Retrograde Amnesia

Given that the hippocampus is needed to bind together features for storage in long-term memory, one can ask how long the consolidation process takes. Studies of retrograde amnesia in patients with hippocampal damage provide an answer to this question. Not only do hippocampal lesions cause anterograde amnesia that disrupts new learning, but they also cause loss of events that occurred prior to the accidents or strokes that caused the lesions. By studying how far back in the past the patients’ retrograde amnesia extends, one can determine the length of time the hippocampus stays involved with the retrieval of learned events. The temporal gradient of amnesia for past events is shown for different groups of participants , as compiled by Squire, Haist, and Shimamura. They tested patients’ recall of public events that had occurred from 1950 to 1985.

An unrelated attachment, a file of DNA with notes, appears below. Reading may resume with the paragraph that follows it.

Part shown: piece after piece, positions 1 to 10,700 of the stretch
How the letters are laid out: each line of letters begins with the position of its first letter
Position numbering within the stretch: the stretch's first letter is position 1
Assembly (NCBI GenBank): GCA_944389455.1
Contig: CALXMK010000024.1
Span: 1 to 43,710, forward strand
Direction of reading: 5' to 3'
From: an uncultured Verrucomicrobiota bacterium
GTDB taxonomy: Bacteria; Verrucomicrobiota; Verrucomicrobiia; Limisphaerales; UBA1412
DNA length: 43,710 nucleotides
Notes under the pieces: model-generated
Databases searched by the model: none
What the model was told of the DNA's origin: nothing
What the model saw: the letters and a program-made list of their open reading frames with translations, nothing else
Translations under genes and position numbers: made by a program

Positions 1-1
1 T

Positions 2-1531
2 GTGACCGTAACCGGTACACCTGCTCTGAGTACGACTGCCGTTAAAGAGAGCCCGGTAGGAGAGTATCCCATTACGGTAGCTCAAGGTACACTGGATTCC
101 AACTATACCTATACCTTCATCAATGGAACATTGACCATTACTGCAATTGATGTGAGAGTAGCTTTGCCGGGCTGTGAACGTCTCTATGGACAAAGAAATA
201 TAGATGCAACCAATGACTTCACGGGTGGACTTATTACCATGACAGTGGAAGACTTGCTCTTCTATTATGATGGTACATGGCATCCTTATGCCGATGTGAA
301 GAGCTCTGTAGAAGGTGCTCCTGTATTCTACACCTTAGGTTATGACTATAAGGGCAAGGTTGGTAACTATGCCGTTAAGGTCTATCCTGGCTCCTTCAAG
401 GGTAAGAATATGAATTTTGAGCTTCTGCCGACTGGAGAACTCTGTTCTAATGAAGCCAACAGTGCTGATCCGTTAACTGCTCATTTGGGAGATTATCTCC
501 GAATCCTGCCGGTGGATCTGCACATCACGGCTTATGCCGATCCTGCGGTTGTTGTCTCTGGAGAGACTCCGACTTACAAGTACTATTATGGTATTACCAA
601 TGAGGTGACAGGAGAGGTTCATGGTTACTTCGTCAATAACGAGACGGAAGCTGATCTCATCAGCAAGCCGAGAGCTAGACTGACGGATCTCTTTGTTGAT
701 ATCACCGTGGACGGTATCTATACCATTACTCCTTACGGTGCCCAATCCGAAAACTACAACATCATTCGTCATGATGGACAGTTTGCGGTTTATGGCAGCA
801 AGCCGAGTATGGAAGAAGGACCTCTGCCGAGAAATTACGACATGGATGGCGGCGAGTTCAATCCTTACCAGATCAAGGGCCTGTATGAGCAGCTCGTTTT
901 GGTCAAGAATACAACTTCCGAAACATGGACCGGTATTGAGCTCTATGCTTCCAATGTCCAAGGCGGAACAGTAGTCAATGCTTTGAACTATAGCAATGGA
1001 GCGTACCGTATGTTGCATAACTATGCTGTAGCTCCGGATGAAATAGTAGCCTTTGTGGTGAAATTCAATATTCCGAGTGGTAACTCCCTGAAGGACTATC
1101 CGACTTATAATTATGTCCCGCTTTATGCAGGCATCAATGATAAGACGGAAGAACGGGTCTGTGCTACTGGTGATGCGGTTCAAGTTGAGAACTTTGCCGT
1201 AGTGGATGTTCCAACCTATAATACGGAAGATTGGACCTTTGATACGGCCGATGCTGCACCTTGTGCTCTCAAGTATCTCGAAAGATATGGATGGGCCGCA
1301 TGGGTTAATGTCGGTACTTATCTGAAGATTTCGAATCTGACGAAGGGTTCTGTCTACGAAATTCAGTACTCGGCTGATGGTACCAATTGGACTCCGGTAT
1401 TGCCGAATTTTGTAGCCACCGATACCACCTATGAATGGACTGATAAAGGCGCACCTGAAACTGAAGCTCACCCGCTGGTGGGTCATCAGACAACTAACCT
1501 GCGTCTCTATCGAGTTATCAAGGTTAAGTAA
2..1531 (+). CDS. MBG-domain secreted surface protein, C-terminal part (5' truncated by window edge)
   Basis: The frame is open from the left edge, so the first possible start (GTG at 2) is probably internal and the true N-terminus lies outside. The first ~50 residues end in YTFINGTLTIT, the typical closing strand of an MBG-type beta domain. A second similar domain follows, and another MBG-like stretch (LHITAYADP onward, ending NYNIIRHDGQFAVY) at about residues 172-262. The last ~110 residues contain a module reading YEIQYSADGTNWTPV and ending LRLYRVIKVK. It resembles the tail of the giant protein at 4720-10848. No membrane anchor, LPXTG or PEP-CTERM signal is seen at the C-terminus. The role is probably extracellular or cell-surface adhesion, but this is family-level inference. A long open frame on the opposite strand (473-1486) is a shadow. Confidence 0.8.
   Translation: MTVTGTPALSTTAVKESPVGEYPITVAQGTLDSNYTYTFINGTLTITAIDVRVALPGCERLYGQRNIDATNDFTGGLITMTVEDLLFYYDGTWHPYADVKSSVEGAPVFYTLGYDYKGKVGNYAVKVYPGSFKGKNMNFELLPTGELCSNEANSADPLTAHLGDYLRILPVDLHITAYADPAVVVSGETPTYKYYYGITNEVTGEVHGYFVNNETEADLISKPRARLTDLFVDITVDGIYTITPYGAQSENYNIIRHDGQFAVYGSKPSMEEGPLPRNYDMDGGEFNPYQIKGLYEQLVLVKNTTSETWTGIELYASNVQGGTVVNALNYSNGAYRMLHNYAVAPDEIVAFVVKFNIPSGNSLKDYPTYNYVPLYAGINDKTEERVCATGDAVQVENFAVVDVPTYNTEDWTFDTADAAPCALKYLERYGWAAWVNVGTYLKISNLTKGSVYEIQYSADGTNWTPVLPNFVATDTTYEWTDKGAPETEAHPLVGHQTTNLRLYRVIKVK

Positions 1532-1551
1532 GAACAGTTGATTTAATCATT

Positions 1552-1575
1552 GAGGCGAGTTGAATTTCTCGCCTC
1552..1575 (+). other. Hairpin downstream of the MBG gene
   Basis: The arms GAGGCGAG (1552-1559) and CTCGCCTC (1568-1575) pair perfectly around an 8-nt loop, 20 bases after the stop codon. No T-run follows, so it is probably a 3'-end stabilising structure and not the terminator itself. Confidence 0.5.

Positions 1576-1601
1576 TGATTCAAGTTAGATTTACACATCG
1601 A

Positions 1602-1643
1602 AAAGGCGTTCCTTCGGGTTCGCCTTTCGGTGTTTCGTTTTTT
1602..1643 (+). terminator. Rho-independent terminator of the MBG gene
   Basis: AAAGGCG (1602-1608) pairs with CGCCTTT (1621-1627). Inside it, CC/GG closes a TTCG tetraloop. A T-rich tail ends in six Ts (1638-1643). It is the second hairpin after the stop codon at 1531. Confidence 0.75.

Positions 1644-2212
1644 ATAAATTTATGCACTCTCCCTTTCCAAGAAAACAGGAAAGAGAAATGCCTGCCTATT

As can be seen, amnesic patients recalled just as many public events from the 1950s as did normal controls. However, the amnesic patients did progressively worse than did the controls for the events from the 1960s, 1970s, and 1980s that occurred closer to the date they suffered hippocampal lesions. Presumably, the consolidation process had not yet been completed for these events, and therefore they were lost to retrograde amnesia.

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